I felt really bad for the birds when one of the larger blue spruce trees in the yard came crashing to the ground on Thursday, Feb. 12. At the same time, I felt fortunate that the tree collapsed while I was at work, mainly because it came to rest at a location where I usually park my automobile.
The large tree, which still retained a dense growth of stiff, prickly needles on the upper third of its branches, snapped right at ground level. With the horizontal shelter normally provided by the tree suddenly gone vertical, many of the birds looked dazed and confused in the aftermath. In particular, some of the Carolina Chickadees looked somewhat bewildered and baffled. A couple of Pine Siskins looked as if they were confused by the situation.
Most of the birds have adjusted. In fact, they have found the branches of the fallen tree just as capable of offering shelter from the elements and hiding places from potential predators.
The blue spruce was one of five planted by my late father and my late grandfather more than 30 years ago. Two of those five trees are still standing, but two others had already fallen several years ago during storms.
The gusts of wind on Feb. 12 proved too much for the tree. I don’t think blue spruce are particularly suited to life here in northeast Tennessee. They seem more vulnerable to pests and disease than many other conifers. At one time, my father planted some on his Christmas tree farm back in the 1980s and early 1990s. Most people didn’t like the sharp, spiky needles of a blue spruce, although the blue-green coloration often brought admiration from observers.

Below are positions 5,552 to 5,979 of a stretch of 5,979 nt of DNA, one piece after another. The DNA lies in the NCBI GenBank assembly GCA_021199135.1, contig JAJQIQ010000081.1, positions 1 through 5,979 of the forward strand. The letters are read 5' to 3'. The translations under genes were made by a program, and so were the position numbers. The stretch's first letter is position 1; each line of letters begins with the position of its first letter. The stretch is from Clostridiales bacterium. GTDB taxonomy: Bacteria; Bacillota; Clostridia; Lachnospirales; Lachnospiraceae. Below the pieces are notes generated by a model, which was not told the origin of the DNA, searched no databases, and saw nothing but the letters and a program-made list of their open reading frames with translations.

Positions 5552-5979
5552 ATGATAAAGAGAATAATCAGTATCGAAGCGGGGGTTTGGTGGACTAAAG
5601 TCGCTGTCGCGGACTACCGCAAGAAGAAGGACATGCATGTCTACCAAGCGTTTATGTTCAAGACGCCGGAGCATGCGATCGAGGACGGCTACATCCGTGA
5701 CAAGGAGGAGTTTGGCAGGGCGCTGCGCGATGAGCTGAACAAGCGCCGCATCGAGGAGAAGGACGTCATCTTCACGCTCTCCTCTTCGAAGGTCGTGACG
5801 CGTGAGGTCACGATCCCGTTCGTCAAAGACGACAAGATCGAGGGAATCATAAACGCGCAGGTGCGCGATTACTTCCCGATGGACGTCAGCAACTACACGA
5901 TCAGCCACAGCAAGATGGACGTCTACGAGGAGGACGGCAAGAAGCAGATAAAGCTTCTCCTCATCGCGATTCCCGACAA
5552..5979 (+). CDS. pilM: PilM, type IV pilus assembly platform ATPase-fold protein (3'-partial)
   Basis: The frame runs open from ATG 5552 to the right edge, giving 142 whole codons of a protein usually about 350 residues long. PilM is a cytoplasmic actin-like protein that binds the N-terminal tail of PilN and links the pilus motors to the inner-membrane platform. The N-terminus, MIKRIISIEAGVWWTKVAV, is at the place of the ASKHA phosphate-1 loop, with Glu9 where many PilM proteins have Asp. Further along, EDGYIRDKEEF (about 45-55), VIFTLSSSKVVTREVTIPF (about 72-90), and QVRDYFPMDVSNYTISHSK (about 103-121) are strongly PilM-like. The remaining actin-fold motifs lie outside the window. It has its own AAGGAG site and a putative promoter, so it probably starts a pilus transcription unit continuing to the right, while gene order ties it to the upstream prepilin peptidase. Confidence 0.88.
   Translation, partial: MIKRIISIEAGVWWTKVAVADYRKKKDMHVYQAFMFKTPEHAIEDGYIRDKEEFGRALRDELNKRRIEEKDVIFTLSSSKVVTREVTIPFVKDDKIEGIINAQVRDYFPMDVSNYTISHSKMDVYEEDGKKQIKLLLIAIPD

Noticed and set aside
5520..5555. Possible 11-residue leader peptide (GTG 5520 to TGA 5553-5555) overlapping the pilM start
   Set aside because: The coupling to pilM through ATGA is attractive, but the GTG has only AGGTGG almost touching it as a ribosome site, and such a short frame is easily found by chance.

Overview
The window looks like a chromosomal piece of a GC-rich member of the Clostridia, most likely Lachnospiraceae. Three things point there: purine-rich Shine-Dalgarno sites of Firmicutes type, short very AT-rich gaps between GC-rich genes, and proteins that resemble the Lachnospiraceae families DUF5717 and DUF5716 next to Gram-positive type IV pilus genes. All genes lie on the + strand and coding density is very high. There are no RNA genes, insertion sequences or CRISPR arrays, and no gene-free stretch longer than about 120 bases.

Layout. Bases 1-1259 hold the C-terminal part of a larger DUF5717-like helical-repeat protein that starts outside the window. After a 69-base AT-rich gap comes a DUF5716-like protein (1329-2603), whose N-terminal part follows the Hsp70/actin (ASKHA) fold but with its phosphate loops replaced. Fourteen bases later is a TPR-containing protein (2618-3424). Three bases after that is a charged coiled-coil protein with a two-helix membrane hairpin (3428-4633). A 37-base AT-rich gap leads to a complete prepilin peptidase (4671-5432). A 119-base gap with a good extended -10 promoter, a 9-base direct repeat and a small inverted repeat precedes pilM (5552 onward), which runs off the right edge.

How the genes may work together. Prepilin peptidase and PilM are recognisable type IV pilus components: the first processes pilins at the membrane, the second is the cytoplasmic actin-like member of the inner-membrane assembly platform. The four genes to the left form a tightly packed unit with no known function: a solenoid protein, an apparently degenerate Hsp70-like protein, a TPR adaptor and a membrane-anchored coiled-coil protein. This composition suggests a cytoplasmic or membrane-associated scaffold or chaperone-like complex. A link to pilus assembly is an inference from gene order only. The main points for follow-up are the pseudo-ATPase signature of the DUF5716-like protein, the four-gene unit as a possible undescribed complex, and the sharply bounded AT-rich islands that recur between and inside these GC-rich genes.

Until they grew more than 12 feet tall, my grandfather used to decorate the two spruces on each side of his home. He would string multi-colored strands of Christmas lights through the branches of the trees every holiday season.
When the trees grew too big to decorate, the birds became the chief beneficiaries. I positioned many of my feeders in the lower branches of several of the remaining spruces. From nuthatches and woodpeckers to chickadees and titmice, a variety of birds liked to congregate within the tree’s branches. A host of other birds, including Eastern Towhees, Dark-eyed Juncos and White-throated Sparrows liked to feed on the ground beneath the tall trees.
In the summer, birds such as Song Sparrows and Northern Cardinals concealed their nests in the thick boughs of some of these blue spruces.
I hate to lose a good tree. With these spruces, there are many memories tied to them. I’ll get over the loss, and I hope that, once the shock wears off, so will the birds.
After all, if your home came crashing down without warning, you might be a little perplexed, too.
The Great Backyard Bird Count continues through Monday, Feb. 16. For more information, visit http://gbbc.birdcount.org/
I’ve been counting since Friday, Feb. 13, when this year’s GBBC kicked off. I’ll be sharing more about my participation in upcoming posts.
To learn more about birds and other topics from the natural world, friend me on Facebook at https://www.facebook.com/ahoodedwarbler. I’m always posting about local birds, wildlife, flowers, insects and much more. If you have a question, wish to make a comment or share a sighting, email firstname.lastname@example.org.